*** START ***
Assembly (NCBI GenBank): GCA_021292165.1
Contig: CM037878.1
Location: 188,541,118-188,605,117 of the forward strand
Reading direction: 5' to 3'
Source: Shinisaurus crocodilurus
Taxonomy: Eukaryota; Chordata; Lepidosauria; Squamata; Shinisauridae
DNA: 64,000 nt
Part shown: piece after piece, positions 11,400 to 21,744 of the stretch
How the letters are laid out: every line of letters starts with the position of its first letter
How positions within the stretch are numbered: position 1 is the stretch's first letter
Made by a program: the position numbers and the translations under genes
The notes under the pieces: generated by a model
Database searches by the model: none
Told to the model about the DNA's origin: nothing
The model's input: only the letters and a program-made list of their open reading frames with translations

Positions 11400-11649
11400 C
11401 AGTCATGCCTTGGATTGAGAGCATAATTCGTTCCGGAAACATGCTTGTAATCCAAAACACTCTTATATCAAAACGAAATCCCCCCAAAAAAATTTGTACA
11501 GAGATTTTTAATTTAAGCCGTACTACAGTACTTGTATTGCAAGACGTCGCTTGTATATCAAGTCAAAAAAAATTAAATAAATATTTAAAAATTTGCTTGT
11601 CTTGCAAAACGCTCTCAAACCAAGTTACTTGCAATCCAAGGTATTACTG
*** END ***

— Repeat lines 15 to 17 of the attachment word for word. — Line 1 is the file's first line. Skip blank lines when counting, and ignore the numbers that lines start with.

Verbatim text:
The model's input: only the letters and a program-made list of their open reading frames with translations

Positions 11400-11649
11400 C